CARL Froch is struggling to hold his emotions together ahead of Saturday night’s British super fight with George Groves, according to Swindon trainer Paddy Fitzpatrick.

Groves visibly got under Froch’s skin in the build-up to the pair’s last bout but with the help of a sports pyschologist, the WBA and IBF super-middleweight world champion has cut a calmer exterior during his verbal sparring with his rival.

Fitzpatrick however is not buying into Froch’s calmer persona and likened him to a little kid who is about to spit his dummy out.

“He (Carl Froch) is trying to deal with it as best he can and that is exactly what he is doing,” said Fitzpatrick, who trains challenger Groves. “He is rehearsing things that his pyschologist is telling him to say.

“He doesn’t talk about George in a negative way any more because if he does it would be like opening the floodgate to the things that he wants to say and get off his chest and then that turns into a rant. He approaches him by calling him George, or Mr Groves, or George Groves and these are all things that he has been told he has to do.”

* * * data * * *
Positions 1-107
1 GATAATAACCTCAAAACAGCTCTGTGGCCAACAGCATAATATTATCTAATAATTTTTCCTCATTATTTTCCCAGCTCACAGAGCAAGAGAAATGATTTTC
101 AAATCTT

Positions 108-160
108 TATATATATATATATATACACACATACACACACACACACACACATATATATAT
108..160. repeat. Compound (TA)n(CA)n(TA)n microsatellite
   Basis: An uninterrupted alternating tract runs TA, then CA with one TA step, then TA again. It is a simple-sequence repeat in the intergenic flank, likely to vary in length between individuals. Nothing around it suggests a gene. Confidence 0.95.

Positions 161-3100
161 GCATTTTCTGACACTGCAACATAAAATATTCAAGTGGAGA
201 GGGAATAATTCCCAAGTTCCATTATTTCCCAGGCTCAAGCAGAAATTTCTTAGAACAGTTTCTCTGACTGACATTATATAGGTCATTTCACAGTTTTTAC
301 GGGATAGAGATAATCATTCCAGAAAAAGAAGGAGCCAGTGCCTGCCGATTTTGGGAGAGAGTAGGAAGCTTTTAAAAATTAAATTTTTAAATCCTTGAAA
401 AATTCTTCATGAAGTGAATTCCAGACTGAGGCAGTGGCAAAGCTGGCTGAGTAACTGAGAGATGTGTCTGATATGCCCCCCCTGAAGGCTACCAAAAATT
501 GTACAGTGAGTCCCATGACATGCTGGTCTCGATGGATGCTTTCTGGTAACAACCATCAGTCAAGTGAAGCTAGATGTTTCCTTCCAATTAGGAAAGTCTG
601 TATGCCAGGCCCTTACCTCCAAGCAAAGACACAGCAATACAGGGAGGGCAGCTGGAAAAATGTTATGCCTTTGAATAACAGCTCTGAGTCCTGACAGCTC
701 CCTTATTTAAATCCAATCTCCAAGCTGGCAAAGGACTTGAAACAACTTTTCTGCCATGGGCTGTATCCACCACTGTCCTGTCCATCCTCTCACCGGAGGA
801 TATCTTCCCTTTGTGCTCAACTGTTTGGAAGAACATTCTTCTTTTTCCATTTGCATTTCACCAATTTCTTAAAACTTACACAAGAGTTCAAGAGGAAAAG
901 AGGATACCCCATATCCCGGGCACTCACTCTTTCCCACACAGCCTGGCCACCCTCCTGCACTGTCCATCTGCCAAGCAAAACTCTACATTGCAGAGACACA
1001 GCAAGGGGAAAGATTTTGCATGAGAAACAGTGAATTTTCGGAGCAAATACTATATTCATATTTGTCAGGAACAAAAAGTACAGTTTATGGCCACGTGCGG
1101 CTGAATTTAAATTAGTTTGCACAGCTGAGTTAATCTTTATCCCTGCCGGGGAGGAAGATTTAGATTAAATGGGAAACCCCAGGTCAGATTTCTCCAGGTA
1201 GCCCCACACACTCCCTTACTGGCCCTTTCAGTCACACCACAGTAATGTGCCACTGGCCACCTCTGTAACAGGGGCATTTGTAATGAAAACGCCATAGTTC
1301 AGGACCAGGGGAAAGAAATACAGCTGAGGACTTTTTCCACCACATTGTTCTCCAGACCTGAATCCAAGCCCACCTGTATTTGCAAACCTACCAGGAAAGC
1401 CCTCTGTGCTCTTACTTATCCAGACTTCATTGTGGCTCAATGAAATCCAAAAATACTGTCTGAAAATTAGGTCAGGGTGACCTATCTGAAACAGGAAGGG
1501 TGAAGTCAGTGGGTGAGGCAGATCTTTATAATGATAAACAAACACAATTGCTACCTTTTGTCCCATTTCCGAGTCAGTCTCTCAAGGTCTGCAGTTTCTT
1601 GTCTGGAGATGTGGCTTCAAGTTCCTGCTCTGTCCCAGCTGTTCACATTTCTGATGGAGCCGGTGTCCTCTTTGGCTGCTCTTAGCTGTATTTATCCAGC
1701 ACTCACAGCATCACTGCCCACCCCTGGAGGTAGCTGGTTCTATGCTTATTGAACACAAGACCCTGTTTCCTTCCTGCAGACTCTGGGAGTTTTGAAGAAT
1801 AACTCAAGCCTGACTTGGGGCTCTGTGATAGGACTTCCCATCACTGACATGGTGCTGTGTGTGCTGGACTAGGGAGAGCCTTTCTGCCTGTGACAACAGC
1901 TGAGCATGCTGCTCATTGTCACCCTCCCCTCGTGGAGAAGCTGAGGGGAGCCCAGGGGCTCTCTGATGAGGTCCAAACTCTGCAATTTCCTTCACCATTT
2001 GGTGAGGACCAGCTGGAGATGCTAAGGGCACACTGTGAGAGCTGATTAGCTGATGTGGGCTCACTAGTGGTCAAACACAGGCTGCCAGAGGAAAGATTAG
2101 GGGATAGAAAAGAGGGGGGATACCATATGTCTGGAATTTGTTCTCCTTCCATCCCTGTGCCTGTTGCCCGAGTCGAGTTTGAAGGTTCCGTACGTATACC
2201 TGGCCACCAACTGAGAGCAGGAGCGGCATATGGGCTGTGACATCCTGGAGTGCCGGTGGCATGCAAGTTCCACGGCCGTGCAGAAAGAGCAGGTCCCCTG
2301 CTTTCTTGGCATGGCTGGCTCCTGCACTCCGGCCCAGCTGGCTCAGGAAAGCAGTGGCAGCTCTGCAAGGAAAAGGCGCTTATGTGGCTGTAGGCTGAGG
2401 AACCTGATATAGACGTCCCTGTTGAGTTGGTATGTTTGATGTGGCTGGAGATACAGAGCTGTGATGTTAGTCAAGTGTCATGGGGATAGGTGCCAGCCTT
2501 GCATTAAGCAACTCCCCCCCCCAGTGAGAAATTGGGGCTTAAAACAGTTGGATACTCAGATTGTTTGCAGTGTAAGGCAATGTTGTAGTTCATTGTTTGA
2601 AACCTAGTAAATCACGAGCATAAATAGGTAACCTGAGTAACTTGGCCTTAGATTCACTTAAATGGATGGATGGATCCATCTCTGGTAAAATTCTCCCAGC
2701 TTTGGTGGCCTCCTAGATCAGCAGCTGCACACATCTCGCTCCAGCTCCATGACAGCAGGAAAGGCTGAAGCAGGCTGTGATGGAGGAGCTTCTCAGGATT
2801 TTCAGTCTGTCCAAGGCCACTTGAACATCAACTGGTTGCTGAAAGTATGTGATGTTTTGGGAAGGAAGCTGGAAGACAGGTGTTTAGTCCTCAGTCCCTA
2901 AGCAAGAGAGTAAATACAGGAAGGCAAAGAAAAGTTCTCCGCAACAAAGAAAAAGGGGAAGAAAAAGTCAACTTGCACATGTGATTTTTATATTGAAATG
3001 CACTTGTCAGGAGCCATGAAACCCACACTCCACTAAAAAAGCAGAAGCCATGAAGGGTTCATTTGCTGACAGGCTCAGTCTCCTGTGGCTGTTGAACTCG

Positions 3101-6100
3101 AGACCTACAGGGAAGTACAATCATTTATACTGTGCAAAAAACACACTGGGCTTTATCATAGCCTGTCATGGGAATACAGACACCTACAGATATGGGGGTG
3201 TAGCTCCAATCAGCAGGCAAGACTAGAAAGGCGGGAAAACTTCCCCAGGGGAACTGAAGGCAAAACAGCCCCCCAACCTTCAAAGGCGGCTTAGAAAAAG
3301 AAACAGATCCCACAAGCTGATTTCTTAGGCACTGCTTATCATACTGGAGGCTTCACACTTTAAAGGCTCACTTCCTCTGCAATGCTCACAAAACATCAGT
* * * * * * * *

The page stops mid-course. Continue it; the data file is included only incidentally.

Fitzpatrick claims it is only a matter of time before Froch will “explode” emotionally with the fight just days away.

He added: “Same as anyone that ever fought Mike Tyson, it is all right when you have 12 weeks to go, eight weeks to go, and then four weeks to go when everyone is telling you “you can do this, you can do this”.

“But then a week to go it gets a little bit more real and the last press conference and weigh-in day is pretty imminent and now it has come home and you have got to do this but you are doing it on your own with no-one else and it’s a hard thing to cope with.”

Having digested all the pre-fight verbal sparring, Fitzpatrick is convinced Froch is spending too much effort in holding his emotions together.

“He will come out try to be controlled then he will explode then he’ll implode,” added Fitzpatrick. “We tell the truth and then they react to it.

“I expect Carl Froch to be putting a lot of effort into holding it together. It’s like a little kid who you wind him up, and wind up but it’s that last little poke in the belly and they spit the dummy out and it all comes out and they start screaming and shouting.

“No disrespect to Carl, but it is going to be the same thing with a grown man. He is going to be holding it together until he starts getting tagged and then he is going to explode.

“I’ve never seen a bomb explode over 12 rounds but he’ll explode and he’ll be extremely dangerous and then he’ll be put back in his box by George’s technique and then he will implode because he is thinking too much. But he will be very dangerous, we are not taking him for granted in any way, shape or form.”